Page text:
Piano tuning is a very specialised trade and there are only an estimated 11 000 qualified tuners in the world. In the Eastern Cape, there are only five recognised piano tuners. There is also no formal training available in South Africa to become a piano tuner. Yet, their skill is vital to the listening pleasure of millions as composers cannot write music to be played on piano’s that cannot hit the right notes.
Reon Brown has a good ear and is committed and passionate about hitting the right notes. It takes patience, an extraordinary amount of it,  as he tunes the piano note for note.
“I was fortunate to have had Eddie Yap as my mentor and tutor. To become a tuner, you have to be introduced to the instrument by someone who will teach you.”
An experienced tuner is a sought-after commodity.

Established tuners like Brown end up travelling a fair bit. Most of the pianos in the Eastern Cape have felt his touch. He has also met some famous people along the way. 
“Locally, was Mr Jordaan from soccer (sic). I have tuned the painos of the CEO of Volkswagen, Rocco de Villiers. It is great if someone trusts you to do a good job. And then there was Brian Adams!”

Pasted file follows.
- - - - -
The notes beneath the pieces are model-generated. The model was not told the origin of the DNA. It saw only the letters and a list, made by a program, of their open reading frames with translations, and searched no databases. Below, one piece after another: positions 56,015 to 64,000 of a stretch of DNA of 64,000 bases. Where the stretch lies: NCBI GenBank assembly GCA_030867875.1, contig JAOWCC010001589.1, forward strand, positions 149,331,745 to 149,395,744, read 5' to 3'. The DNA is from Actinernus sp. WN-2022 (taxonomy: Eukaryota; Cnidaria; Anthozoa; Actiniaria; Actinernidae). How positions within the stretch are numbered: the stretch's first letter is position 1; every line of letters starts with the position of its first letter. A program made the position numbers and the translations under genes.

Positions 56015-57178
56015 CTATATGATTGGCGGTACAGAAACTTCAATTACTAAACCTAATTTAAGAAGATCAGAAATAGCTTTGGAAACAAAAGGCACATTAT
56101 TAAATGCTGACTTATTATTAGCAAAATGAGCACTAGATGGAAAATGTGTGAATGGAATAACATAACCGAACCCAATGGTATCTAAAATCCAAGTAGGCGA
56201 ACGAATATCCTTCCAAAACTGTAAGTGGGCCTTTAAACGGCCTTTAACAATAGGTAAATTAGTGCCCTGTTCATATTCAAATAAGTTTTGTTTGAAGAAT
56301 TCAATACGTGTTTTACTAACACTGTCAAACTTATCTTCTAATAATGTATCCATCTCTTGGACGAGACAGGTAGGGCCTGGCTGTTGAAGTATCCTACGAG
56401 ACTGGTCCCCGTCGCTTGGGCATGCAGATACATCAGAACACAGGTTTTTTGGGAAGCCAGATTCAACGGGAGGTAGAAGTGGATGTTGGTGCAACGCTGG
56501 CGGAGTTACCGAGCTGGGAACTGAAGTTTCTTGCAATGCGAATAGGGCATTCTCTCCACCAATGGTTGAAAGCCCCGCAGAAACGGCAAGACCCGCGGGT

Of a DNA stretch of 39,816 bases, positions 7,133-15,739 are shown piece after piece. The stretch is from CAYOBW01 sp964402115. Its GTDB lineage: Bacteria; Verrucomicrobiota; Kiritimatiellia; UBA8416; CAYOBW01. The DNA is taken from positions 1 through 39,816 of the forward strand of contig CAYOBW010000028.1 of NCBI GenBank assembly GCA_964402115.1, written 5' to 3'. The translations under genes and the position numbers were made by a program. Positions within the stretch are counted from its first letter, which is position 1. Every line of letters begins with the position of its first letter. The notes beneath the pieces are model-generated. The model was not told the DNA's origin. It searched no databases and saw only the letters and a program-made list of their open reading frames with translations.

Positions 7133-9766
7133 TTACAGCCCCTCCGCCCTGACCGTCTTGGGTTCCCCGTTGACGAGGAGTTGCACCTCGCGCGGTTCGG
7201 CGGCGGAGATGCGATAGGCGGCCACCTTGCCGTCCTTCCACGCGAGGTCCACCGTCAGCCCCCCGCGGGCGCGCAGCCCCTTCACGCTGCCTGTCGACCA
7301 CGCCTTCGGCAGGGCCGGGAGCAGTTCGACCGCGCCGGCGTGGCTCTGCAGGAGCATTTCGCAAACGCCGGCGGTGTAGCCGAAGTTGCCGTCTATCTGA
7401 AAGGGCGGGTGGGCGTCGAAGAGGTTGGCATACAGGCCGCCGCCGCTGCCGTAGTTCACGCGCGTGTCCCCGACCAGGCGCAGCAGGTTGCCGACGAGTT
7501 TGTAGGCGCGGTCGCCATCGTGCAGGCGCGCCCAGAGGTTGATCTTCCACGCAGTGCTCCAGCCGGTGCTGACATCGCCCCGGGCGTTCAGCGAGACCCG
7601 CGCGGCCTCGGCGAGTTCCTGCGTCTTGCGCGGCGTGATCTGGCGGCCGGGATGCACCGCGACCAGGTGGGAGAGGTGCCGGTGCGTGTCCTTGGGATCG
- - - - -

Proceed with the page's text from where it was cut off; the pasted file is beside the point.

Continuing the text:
Tuning itself is not exciting. It is a tedious process with the pianos themselves sometimes revealing a surprise or two. 
“I brought some coins that I found under the keys. If I open it up, I would (see) the tiekies and pennies. Here is a pennie from 1887. Old pianos have a cavity at the back. There, I found this Smartie box with the price of 6 pennies, which I cherish.” 
It seems that pianos can be favoured hiding places. He was once requested to open a piano to extract a hidden Kruger rand.

The little key bag on the inside of the piano is often a go-to hiding place. 
“The mom remembered that 20 years ago she was a dentist assistant, and a thankful client gave the dentist a bigger gold coin, and she got a smaller.”
The piano is a magnificent instrument and Brown has worked his magic on some of the best out there. He even had to tune pianos on two different cruise ships in the harbour.

The last one was on the Queen Victoria. 
“Wow, what an experience! I tuned four grand pianos, and was invited for a lovely lunch!” 
With the digital world marching forward at speed, electronic instruments rival the real deal. The question that has to be asked is: “Will the piano survive and remain popular?”
“It is the only instrument, like guitar and concertina, which expresses emotion. You can play it soft or loud. To play on the same model, it does not feel and play the same. Each has its character.